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DBS Checks: What you can and cannot do as an employer
- AuthorHoward Robson
As part of their recruitment process employers are increasingly requesting enhanced criminal records checks through the Disclosure and Barring Service (‘DBS checks’). Additionally, in some roles such as those that involve working with children and vulnerable adults, these checks need to be updated regularly. It is therefore imperative that employers know their rights and limitations when requesting DBS checks from both existing and potential employees.
Since 2013 the Rehabilitation of Offenders Act 1974 has prevented DBS checks from including all of an individual’s previous convictions. A filtering process was implemented to allow single convictions for non-violent, non-sexual offences that did not lead to a suspended or custodial sentence to remain undisclosed after eleven years (or five and a half years if the person was under 18 at the time of the offence).
Since this update, people with one-off spent convictions have not had to run the risk of being treated less favourably when applying for jobs as they are under no obligation to voluntarily disclose spent convictions and cautions, nor would they show up on a DBS check. On the other hand, if they have more than one conviction this triggers all of them, regardless of their date, to be disclosed.
A recent case in the High Court highlighted the risks involved and brought into question whether this new filtering process was in fact still in breach of Article 8 of the Human Rights Act 1998 (the right to respect for private and family life). Interference with this particular right can only be permitted in limited circumstances when there is a legitimate need and it is in the public interest to do so.
The case of R (on the applications of P and A) v Secretary of State for Justice and Secretary of State for the Home Department involved two applicants, P and A. Applicant P was charged with shoplifting after stealing a book worth 99p in 1999. She was bailed and due to appear before the Magistrates Court but failed to attend, citing her mental illness as the reason. She was therefore convicted of a second offence for absconding under the Bail Act 1976. In November 1999 she was given a conditional discharge for both offences but under the current law she is still required to disclose these two offences when applying for voluntary positions at schools. Both offences would show up on any enhanced checks the employer carries out. P argued that the filtering process was unnecessarily punitive and in this instance disproportionate for protecting the interests of the children. She claimed that by disclosing such convictions she was being forced to disclose her medical history of mental illness which interfered with her rights under Article 8.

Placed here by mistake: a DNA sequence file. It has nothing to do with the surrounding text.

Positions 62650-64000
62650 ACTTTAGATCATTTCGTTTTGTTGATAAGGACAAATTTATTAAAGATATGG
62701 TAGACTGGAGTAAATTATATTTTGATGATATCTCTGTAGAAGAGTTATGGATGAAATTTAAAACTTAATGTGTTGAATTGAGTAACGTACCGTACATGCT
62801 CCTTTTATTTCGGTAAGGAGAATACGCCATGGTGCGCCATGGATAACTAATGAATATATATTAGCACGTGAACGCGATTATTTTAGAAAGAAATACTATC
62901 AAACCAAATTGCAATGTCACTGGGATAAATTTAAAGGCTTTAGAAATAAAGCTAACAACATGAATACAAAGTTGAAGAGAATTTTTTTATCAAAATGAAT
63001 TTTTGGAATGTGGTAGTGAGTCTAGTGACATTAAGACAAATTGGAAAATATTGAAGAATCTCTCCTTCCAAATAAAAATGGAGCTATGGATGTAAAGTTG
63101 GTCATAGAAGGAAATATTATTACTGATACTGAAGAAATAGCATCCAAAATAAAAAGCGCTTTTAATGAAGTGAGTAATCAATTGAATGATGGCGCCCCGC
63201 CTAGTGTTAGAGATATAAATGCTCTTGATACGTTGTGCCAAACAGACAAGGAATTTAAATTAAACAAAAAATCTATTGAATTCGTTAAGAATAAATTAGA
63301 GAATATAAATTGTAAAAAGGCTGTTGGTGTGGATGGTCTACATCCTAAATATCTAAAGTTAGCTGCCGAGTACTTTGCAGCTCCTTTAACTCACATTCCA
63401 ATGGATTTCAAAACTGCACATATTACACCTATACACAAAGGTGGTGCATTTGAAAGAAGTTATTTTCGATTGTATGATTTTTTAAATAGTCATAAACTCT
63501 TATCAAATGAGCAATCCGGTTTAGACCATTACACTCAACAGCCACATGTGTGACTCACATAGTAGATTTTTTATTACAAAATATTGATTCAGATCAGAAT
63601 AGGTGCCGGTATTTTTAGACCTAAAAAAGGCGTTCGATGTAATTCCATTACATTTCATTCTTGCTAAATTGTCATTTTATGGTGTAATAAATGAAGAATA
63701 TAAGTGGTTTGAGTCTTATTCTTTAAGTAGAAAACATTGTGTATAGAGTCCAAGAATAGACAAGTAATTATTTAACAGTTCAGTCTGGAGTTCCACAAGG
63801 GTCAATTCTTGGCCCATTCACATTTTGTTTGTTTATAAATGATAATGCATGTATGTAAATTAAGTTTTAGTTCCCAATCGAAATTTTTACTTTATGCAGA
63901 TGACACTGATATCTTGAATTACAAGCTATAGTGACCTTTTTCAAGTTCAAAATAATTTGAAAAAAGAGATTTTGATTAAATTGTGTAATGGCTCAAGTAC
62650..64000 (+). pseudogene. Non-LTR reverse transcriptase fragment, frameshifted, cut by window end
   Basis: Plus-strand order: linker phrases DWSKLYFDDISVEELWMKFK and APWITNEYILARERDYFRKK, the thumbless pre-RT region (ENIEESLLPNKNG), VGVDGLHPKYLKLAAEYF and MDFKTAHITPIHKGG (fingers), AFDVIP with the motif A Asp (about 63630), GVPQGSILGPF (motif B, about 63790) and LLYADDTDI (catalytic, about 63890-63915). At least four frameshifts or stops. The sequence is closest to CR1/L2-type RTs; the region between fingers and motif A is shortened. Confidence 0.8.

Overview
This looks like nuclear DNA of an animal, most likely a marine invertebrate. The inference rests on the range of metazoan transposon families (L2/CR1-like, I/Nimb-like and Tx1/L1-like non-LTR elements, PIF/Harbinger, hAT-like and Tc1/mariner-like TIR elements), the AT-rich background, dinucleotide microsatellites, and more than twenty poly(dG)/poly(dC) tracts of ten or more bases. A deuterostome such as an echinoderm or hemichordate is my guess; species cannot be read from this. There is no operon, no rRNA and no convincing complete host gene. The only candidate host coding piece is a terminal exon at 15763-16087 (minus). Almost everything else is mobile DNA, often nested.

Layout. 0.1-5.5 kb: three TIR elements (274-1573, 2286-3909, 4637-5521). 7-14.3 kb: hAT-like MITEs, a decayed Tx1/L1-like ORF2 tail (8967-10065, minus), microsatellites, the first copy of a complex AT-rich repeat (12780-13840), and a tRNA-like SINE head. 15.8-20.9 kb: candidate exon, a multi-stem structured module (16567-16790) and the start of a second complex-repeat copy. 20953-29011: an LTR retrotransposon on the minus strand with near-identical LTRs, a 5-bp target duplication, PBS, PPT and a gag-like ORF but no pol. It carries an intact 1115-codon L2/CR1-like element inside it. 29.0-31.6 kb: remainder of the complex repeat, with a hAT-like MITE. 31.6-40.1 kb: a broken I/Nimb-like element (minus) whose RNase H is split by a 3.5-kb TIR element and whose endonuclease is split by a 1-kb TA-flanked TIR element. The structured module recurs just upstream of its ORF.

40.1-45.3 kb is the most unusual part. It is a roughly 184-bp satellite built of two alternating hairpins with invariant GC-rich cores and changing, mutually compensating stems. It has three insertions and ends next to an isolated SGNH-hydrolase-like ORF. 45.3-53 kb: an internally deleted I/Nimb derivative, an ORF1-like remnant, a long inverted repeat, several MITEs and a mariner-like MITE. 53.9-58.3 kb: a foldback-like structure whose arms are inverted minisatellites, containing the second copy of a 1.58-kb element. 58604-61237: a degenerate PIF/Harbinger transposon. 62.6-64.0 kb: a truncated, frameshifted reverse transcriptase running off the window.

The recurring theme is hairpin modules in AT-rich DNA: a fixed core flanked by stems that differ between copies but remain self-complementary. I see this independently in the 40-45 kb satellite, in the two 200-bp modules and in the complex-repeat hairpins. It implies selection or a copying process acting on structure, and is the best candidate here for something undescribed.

Applicant A was convicted of two offences of theft when he was a teenager and over 30 years later was concerned that these convictions would need to be disclosed when applying for financial positions. He argued that the criminal records disclosure system is arbitrary and that judicial reform is needed to allow for individual consideration of each case so that old, minor and irrelevant convictions need not be disclosed.
Ultimately the High Court found that there was not a justifiable link between ensuring someone was suitable for a particular role and interfering with their Article 8 rights in these instances. The criminal records disclosure scheme was therefore arbitrary and not in accordance with the law. The judge held that it was disproportionate and unnecessary for someone to have minor offences disclosed indefinitely just because they have committed more than one minor offence. The judge asked the government to address the faults in the legislation so that it falls more in line with the right to respect for private and family life.
While changes have not yet been implemented, organisations should bear in mind that parts of the criminal records disclosure scheme are incompatible with the right to respect for private and family life, and as such, each case should be handled with care. Employers refusing an applicant based on historic minor convictions could well be scrutinised so care will need to be taken to ensure the disclosed convictions are relevant to the position in question. It is also imperative that all relevant parties within the organisation, for example those who carry out recruitment processes and in human resources are aware of the correct procedure.
We expect further clarity when the government addresses the current legislation…so, watch this space.
This is for information purposes only and is no substitute for, and should not be interpreted as, legal advice. All content was correct at the time of publishing and we cannot be held responsible for any changes that may invalidate this article.